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Financial Advisers
Saturday, November 1, 2008
Balancing cost and cover

Arranging short-term cover for large corporations and companies is seldom an easy task, but for those brokers who are prepared to build long-term relationships with their corporate clients, the benefits can be very substantial. And the best way to build relationships is through the implementation of risk improvement programmes that involve a sustained and systematic approach towards addressing potential risks and meeting the client’s needs.
Quinten Matthew, Head of Specialist Business at Santam, says that the greater complexity of the risk faced by corporate clients is precisely the reason for engaging the services of professional brokers; they care best placed to assist clients in terms of risk control and improvement.
“Most large brokers offer a technical risk evaluation and survey service, which will assist the client in identifying and addressing potential losses, whether through physical risk improvement such as improved fire defence, or through additional management action such as improved operator training programmes.
“As it is seldom possible to implement all the required actions simultaneously, a longer-term risk improvement programme is required. The implementation, however, requires sustained effort on the part of the broker year after year, as well as commitment from the client,” he adds.
Matthew acknowledges that the high expectations of corporate clients in respect of premiums and benefits may be difficult to meet, but points out that over the longer term, implementation of a risk improvement programme can only be to the financial advantage of the client, as not all losses are fully insured.
“In response to risk improvement, clients frequently expect an immediate and direct benefit in terms of a reduced premium, bearing in mind that risk improvement usually requires some additional investment on their part. Unfortunately, by virtue of the normal ‘hard’ and ‘soft’ market cycles in the corporate insurance environment, this is not always achievable.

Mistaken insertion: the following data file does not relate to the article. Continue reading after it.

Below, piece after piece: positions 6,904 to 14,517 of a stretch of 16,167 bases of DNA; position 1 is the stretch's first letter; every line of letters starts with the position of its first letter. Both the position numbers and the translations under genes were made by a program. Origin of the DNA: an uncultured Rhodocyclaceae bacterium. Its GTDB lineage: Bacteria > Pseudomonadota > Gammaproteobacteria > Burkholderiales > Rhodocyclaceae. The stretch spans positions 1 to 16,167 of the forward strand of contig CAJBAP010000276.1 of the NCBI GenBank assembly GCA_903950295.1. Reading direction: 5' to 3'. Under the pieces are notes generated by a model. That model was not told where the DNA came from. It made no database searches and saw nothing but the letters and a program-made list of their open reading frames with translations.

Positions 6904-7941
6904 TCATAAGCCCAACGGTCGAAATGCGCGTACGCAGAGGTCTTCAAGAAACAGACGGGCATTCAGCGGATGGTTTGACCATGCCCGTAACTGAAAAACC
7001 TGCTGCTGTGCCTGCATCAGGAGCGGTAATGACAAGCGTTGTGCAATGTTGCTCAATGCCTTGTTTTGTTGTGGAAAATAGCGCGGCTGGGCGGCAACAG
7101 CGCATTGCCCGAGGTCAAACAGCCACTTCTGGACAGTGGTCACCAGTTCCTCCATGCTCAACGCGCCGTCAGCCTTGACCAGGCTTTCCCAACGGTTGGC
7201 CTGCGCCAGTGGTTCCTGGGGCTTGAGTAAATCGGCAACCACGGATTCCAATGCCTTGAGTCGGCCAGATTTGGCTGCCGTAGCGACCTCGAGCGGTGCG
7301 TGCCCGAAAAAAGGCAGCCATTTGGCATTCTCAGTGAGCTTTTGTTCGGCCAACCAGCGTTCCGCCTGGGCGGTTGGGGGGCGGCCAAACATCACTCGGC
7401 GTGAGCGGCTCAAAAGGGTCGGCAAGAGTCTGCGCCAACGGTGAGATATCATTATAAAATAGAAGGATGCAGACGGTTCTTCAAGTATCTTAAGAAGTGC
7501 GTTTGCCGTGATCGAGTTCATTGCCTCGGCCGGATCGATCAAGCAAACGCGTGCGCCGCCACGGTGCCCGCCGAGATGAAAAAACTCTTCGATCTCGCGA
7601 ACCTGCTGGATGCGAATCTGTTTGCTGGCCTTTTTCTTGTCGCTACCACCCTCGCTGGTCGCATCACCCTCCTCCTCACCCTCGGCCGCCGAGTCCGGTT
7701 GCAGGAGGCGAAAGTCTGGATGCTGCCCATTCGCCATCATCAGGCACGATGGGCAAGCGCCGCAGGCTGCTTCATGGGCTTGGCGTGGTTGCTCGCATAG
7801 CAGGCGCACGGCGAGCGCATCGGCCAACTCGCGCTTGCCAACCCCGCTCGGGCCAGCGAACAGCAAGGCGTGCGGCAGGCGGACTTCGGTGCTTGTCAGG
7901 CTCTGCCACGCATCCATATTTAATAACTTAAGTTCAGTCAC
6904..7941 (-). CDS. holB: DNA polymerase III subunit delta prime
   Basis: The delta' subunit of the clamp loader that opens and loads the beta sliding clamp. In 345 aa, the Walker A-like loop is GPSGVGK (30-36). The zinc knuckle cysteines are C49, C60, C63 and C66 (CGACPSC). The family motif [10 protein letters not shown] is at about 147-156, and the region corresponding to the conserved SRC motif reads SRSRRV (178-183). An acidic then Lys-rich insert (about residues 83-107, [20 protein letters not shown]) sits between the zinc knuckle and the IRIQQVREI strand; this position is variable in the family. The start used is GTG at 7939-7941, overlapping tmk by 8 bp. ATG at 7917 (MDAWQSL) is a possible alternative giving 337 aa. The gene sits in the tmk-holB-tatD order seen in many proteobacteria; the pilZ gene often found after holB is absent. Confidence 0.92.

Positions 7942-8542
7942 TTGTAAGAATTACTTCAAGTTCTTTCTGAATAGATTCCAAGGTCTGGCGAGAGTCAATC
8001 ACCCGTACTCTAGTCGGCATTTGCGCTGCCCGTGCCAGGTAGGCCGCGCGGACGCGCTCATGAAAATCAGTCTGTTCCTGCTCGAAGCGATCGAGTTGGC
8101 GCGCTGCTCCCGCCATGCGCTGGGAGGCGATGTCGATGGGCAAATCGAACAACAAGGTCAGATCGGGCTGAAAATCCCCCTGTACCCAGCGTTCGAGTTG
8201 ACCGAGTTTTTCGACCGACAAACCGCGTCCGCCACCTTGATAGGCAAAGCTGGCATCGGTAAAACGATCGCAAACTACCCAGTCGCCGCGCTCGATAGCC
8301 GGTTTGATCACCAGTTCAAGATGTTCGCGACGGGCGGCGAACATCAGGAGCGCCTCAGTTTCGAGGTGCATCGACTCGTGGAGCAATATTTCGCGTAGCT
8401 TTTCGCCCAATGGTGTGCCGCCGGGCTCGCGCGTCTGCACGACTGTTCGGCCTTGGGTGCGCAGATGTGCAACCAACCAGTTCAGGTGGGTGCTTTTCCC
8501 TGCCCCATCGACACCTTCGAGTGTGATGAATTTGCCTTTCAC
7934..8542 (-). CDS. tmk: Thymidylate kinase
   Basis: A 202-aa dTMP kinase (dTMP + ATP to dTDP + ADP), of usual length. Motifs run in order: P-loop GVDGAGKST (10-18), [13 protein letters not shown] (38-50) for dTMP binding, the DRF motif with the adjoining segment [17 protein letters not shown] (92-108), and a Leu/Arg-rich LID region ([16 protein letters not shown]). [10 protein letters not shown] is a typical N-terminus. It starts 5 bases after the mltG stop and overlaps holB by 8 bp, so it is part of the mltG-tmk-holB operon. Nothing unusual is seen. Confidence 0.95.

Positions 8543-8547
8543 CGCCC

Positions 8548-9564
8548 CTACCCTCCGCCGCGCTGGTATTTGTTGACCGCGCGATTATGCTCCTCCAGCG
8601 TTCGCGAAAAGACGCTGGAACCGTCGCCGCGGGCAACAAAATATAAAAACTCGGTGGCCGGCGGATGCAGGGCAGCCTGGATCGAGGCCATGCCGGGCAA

“However, within the normal market mechanism there will certainly be a longer term financial benefit to the company both in terms of more favourable insurance terms and rates and also in terms of the reduced losses that the company is likely to suffer,” he says.
Matthew notes that, in building relationships with corporate clients, it is important that brokers clearly explain the trade-off between the risk retained by the client and the cost of insuring the remaining risk.
“Clients have to understand that it is difficult and expensive to insure all possible loss or damage, and that inevitably the client will need to retain some of the risk. The important point here is that it is not only the retained risk that needs to be managed and controlled, but also the insured risk. Ongoing large losses over the course of a few years will result in increased deductibles or increased premiums or both, and in the worst case, insurers might ultimately decline to insure the risk,” he notes.
“In addition, clients need to be made aware of non-insured and non-insurable risk exposures, such as reputational risk, the risk associated with employee relationships and so on. For each loss, there is always an uninsured and uninsurable component.”
While premiums and benefits are clearly a function of the nature of the client’s operations and its historic loss performance, Matthew says that the quality of its risk management programme will always play an important part.
“By assisting clients to manage and improve their risk is a sustained and systematic way, brokers become an important part of the client’s business strategy and stand to reap huge benefits in terms of client retention and the increase in their commercial book. Santam, for its part, remains committed to improving its products and services to assist and support brokers in this role,” he concludes.

Copyright © Insurance Times and Investments® Vol:21.10 1st November, 2008
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